preliminary results indicated that the novel glycohybrid materials presented in this
work are able to efficiently recognize mannose-binding model lectins such as Con A,
opening the way for their potential application in affinity chromatography, sensors
and other protein recognition/separation fields.
Other functional polymers with antibiotic or chiral properties were also grafted from
surfaces. Living radical polymerisation of poly(ethylene glycol) methyl ether
methacrylate (PEGMA) and a metronidazole monomer (MTD-MA) has been
successfully employed for the synthesis of antibiotic metronidazole containing
polymers with Mn close to that predicted, narrow polydispersity and good first order
kinetics that would be expected for living radical polymerisation. Using the
monomers PEGMA and MTD-MA, with preformed immobilized initiator on cotton,
surface initiated LRP was carried out to give cotton bearing antibiotic polymers.
Surface initiated living radical polymerisation of GMA was then successfully carried
out for the synthesis of PGMA containing bead base on Aquagel resin. The hydroxyl
groups of the PGMA moiety were then reacted with a single enantiomer (R)-(+)-1-
phenylethyl isocyanate (EtPhNCO). This demonstrates a convenient way of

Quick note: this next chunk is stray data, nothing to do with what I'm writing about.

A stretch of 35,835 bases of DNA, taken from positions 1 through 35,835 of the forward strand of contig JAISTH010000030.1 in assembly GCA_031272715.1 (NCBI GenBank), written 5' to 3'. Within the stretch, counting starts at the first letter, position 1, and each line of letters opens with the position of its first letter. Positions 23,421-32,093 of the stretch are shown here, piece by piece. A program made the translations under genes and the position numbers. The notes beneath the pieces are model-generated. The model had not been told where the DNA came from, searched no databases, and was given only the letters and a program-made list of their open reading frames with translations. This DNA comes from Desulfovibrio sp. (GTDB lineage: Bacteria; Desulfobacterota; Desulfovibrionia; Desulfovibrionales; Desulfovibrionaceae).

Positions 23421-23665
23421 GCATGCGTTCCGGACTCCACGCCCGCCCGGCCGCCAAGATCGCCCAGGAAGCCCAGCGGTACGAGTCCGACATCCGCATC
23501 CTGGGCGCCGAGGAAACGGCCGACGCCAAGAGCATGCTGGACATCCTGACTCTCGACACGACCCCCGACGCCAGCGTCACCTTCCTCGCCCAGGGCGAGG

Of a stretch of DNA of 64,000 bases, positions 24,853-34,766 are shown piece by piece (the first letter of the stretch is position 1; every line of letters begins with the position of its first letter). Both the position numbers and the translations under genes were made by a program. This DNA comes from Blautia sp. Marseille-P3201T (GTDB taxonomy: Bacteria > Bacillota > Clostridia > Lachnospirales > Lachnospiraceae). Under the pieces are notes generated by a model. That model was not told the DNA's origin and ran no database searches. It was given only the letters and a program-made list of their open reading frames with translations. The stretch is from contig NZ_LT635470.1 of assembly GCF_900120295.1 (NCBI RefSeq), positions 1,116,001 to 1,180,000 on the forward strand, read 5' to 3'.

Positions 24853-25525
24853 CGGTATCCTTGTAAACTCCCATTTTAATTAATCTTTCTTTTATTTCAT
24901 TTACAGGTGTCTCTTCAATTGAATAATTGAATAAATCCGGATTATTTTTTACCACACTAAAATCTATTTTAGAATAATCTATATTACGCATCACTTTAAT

immobilise enantiomer moiety onto resin surface and the resulting solid support may
be used as chiral stationary phases (CSP) for HPLC chromatography.
To modify CNTs with functional polymers not only increase the dispersability of the
CNTs, it has also enlarged the application areas of CNT’s due to the polymers' own
functional properties. MWCNTs were first converted to a solid support LRP initiator
by an esterification reaction and styrene was grafted from MWCNTs through surfaceinitiated
LRP, the PSt modified CNTs were then used to form isoporous membranes.
Similarly, Poly(amidoamine) (PAMAM) dendrons were covalently attached to
MWCNTs and dendron-MWCNT-Ag(0) hybrid materials were made afterwards
which occurred via Ag(I) coordination to the PAMAM dendron nitrogen donors,
followed by reduction with formaldehyde. Finally, noncovalent method was used to
make a thermo-sensitive water soluble CNTs. The homopolymerisations and
copolymerisation of poly(ethylene glycol) methyl ether methacrylate (PEGMA) and
di(ethylene glycol) methyl ether methacrylate (DEGMA) using a pyrene-containing
initiator and a Cu(0)/Me6-Tren catalyst system was investigated. The pyrenefunctionalised
polymers synthesised were then used to modify CNTs and thus thermosensitive
water-dispersible CNTs were made.
|Item Type:||Thesis or Dissertation (PhD)|
|Subjects:||Q Science > QD Chemistry|
|Library of Congress Subject Headings (LCSH):||Surface chemistry, Addition polymerization, Ring formation (Chemistry)|
|Official Date:||September 2007|
|Institution:||University of Warwick|
|Theses Department:||Department of Chemistry|
|Sponsors:||Overseas Research Students Awards Scheme (ORSAS) ; University of Warwick|